Sunday, November 30, 2003

PR firm bolsters services

Agency expands marketing range

By Jenny Callison
Enquirer contributor

[IMAGE] Lauren Abel, president of Creative Consortium; Richard C. Cummins (center), president of; and Mark Tischbein, principal, Tischbein Design, with the Web page of Creative Consortium, a virtual agency of marketing professionals.
(Patrick Reddy photo)
COVINGTON - Three years ago, Lauren Abel decided to think big and step outside the limits of her public relations agency. Her calculated risk has netted new clients and new capabilities.

In 2000, Abel mapped out a 10-year strategy to guide the vision and growth of her firm, Abel Associates Inc. While continuing to offer public relations support, she wanted to provide a greater range of services.

"I envisioned the company growing into a one-stop marketing shop," she said. "After creating the plan, the growth path to achieving those goals was clear. Abel Associates could grow by acquiring another company and/or by partnering with other companies, which would, in turn, provide greater value and service for everyone involved."

Abel combined those two strategies with the purchase, in 2001, of Creative Consortium Inc. from its founder Judith Hoyt Pettigrew. The firm, which Advertising Age had termed the nation's first "virtual agency," was an association of 400 Cincinnati area companies and independent contractors specializing in about 40 marketing communications categories.

The new owner then set two new goals: to pay back her bank loan and to redefine the consortium. The first goal took less than a year to accomplish. The second was much more demanding and time-consuming.

"The challenge was to reshape and reposition the consortium into the company that really shared and epitomized my vision. That meant closing parts of the company that I didn't have a passion for, such as the book publishing division, and also focusing it on what our clients really wanted and needed," Abel said.

She first identified what she felt were her clients' priority needs: public relations, media relations, crisis media management, graphic design, Internet services, marketing, advertising, direct marketing, media buying and marketing research. The next step was to find the best possible providers of those services.

Said Abel: "I needed to create a team of professionals that not only provided the top quality work in those fields, but also worked well together and within the consortium's vision and culture, with clients, other associates and me. It took some time and effort to create the team, but it was well worth it."

The streamlining effort also simplified the company's structure. In addition to closing the book-publishing division, Abel made the company's non-profit division an integrated part of the whole. She replaced the consortium's educational division - which offered marketing seminars for small and start-up businesses - with a step-by-step book that shows budget-conscious companies how to do their own marketing.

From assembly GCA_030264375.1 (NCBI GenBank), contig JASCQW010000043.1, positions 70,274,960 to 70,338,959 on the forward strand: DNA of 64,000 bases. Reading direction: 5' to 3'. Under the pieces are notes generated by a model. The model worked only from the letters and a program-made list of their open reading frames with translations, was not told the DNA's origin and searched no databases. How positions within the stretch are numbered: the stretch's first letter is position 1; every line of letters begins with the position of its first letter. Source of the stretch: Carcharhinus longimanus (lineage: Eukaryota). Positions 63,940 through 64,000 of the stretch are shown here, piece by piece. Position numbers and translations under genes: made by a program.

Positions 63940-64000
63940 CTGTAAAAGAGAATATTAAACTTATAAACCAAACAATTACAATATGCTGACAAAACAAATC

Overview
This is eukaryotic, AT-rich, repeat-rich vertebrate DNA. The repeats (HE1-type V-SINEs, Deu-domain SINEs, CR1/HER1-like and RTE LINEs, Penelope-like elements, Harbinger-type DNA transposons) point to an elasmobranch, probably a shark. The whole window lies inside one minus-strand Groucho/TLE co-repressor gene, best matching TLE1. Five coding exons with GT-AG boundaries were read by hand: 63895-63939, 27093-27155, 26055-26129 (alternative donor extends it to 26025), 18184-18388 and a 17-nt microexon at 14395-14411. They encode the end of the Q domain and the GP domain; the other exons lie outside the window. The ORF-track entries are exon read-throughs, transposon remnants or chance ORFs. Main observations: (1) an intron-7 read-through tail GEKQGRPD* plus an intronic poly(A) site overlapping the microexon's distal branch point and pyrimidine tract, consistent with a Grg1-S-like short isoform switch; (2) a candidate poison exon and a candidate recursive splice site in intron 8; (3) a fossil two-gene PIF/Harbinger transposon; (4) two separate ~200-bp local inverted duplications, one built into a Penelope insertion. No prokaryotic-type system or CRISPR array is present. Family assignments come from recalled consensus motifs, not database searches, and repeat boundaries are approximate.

"The consortium has amazing capabilities, but in the past, I think people didn't really understand what it did, how it worked, and what it could provide," said Abel. "The growth of this business since I bought it two years ago has been extraordinary and exceeded even my expectations."

With the company's tighter structure, relationships among associates have developed and Abel can assemble teams that match client needs. Synergy among the consortium's associates has fueled the company's increased sales, as it has boosted the individual providers themselves.

"It has opened the door to some exciting clients and accounts," graphic designer Marc Tischbein said of Tischbein Design's association with the consortium. "I've seen an increase in the quality of the pieces we've been asked to work on. We've definitely grown."

"It brings out the best in each of us, working with the other companies," said Richard Cummins, the president and CEO of Internet solutions firm ISOC. "You want to please the other companies as well as the client."

Abel is both Creative Consortium's owner and a public relations associate of the company. She said that the two roles are compatible.

"When Judy owned Creative Consortium, Abel Associates was the primary public relations provider. It still is," she explained. "Basically, if a client needs only public relations services, Abel Associates will service the account. If they need multiple marketing communications services including PR, Creative Consortium and its team of associates will service the account, with Abel Associates being the PR provider on the project."

"Lauren brings energy to these projects, and keeps everybody motivated," Cummins said.

"She's very precise in how she puts the pieces together, selecting the right people with the right capabilities for a job," added Tischbein.

Creative Consortium has just unveiled its new Web site, which not only describes the services available from its independent-but-teamed associates, but also serves as an example of what its creative folks can do.

"It showcases our strategic mentality and our creative capabilities," Abel said. "I feel it will take the company to an even higher level of growth."


Playing the Career Game
PR firm bolsters services
Integrated but still independent
FYI for our readers
Look Who's Talking: Kathy Beechem
Queen City Rewind
Steak n Shake increases stake after shake-up
Don't let fear block change
Business notebook
Tristate business notebook